Lamb and Rosemary Kebabs and Smelly Fruit!

Welcome to the latest issue of the Chargrill Chat.

Firstly, I'd like to thank everyone that emailed me with best wishes and support after the last issue of this newsletter; I appreciate it.

This issue is going out to people 741 people world wide.

The first issue of the Chargrill Chat went out to just 5 people!


Today's issue:

1. What's New At The Barbecuehut
2. Recipe - Lamb and Rosemary Kebabs.
3. Barbecue tip - Wooden skewers.
4. Guest article - Learn How To Use A Smoker And How To Smoke Meat Like The Professionals
5. Food trivia - The Worlds Smelliest Fruit

What's New At The Barbecuehut?

To be honest, not a lot's been done on The Barbecuehut website since the last issue of this newsletter. If you read the last issue you might remember that I won award to start up a barbecue related business. I never went into the details in the last issue. Part of the deal was that I had to set-up an Ebay shop based on barbecuing. So that's where I've ben spending a lot of my time.

At the moment, as it's not the best season for BBQ in the UK, I'm happy just to sell some inexpensive items to build up my feedback. I read somewhere that once you have feedback above 100 it's easier to sell items. So that's the target I'd like to achieve by early next year. At the moment I'm selling barbecue scrapers, fans, and skewers, but I'm looking for a wholesale source for barbecue related products to sell for next year.

If you want to see what I'm selling my seller ID is the_barbecuehut.


Recipe - Lamb And Rosemary Kebabs.

This is a recipe from a small e-book that I give away to everyone that buys an item from my Ebay shop. Just a little something so that people get more than what they pay for when they buy from me.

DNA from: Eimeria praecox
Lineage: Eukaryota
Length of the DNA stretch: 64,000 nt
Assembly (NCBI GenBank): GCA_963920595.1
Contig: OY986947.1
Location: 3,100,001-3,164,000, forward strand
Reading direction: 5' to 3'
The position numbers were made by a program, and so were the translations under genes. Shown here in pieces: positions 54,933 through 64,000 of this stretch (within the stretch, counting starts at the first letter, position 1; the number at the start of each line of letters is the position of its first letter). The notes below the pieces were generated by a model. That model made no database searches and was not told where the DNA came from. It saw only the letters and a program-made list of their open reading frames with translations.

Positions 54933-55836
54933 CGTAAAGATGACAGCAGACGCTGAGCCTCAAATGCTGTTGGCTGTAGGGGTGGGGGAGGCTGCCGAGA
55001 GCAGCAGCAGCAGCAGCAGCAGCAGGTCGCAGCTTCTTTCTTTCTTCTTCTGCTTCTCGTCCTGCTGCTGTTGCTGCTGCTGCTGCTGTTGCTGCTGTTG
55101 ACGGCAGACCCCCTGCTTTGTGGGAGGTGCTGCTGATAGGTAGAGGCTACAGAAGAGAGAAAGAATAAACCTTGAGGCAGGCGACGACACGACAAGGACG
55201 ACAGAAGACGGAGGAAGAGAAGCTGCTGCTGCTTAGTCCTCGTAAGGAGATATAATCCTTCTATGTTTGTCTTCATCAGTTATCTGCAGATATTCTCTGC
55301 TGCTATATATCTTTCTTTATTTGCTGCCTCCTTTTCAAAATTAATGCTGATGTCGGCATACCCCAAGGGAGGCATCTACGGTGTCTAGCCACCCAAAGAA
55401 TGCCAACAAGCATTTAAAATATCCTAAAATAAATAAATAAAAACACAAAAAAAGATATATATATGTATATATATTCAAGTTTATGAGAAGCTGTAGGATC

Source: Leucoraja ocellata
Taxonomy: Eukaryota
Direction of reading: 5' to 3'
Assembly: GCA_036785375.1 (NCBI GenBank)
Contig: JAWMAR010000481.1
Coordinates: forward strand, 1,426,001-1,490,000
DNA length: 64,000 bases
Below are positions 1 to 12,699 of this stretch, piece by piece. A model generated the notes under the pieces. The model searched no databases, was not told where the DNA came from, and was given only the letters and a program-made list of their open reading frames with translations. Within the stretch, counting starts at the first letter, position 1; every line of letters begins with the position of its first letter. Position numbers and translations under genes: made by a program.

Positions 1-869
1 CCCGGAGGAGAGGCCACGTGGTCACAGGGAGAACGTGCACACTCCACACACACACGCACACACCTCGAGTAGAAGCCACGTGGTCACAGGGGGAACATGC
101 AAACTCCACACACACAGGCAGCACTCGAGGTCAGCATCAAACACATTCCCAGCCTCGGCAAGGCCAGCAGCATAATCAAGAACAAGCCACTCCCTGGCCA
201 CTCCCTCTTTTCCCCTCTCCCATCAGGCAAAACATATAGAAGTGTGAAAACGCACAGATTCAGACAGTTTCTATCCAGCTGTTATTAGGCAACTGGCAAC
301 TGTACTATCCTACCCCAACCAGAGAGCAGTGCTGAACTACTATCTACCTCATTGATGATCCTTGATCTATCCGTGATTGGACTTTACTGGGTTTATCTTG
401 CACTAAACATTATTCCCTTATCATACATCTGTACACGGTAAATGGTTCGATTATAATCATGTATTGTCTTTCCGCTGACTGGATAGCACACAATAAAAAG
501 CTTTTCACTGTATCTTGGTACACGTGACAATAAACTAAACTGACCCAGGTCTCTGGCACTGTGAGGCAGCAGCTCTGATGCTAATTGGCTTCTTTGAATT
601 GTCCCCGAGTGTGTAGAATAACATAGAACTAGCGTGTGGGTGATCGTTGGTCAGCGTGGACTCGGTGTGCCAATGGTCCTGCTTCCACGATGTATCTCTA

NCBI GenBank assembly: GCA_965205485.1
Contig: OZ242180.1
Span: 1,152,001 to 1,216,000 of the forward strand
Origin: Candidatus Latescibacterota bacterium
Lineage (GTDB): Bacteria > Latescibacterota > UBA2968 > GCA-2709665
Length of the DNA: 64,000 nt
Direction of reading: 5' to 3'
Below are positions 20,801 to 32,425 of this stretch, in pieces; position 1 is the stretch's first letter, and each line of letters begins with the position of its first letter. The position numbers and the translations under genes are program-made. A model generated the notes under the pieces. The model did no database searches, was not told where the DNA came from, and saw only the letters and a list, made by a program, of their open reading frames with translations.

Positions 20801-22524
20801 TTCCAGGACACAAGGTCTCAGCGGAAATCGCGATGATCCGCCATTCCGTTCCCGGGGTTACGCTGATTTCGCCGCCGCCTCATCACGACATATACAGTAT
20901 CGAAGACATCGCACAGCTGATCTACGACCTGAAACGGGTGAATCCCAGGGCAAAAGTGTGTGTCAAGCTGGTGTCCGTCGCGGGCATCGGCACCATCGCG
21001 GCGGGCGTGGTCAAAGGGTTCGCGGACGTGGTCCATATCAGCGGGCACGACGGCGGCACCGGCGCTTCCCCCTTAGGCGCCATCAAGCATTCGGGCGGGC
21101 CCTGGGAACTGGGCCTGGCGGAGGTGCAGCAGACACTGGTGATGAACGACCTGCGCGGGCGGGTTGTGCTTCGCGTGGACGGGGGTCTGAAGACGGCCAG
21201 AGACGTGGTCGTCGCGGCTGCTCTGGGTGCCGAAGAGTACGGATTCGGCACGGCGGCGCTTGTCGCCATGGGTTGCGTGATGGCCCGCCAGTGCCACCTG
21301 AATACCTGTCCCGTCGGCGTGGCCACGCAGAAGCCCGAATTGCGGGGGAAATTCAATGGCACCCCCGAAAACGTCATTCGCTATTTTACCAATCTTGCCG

Strange thing about Ebay though is that they won't let me state that I give away a free ebook with my items. Even though they're my recipes to give away!

I really like finger food like kebabs, ribs, wings, etc. I think that it's what barbecuing is all about.

I live near a great little butchers and he sells really high quality meat and I particularly like his lamb. So this is a kebab recipe that I also make indoors when the weather is bad; like now.

And it's really easy to make.

Serves: 6

Preperation: 10 minutes plus marinating.
Cooking: 10 minutes

  • 1.5 lb (750g) boneless lamb leg or shoulder
  • 5 fl oz 150ml Greek yogurt
  • 4 cloves garlic finely chopped
  • 2 tablespoons finely chopped rosemary
  • Freshly ground pepper and salt to taste
  1. Cut the lamb into 1" cubes and place in a bowl.
  2. Put the yogurt, garlic, rosemary, pepper and salt into a jug and mix well. Pour over the lamb and ensure that it's thoroughly coated.
  3. Cover with clingfilm and place in a refrigerator for a couple of hours, or overnight if possible.
  4. Place the marinated meat on 6 skewers.
  5. Cook the kebabs over medium hot coals for about 10 to 12 minutes turning through 90 degrees every 2 to 3 minutes until cooked through.
  6. Serve immediately.

***Barbecue tip****
If you're using wooden skewers place them in a bowl of water for about two hours before using. This'll prevent the skewers from burning.


Guest article - Learn How To Use A Smoker And How To Smoke Meat Like The

Author: Rob Fox

Smoker grills are to the serious backyard barbecue enthusiast
what power tools are to Tim "The Tool man" Taylor. Your backyard
barbecues will become the talk of the neighborhood once you
learn how to smoke meat the right way. Your hickory smoked
chicken or mesquite smoked steaks will be not only in everyone's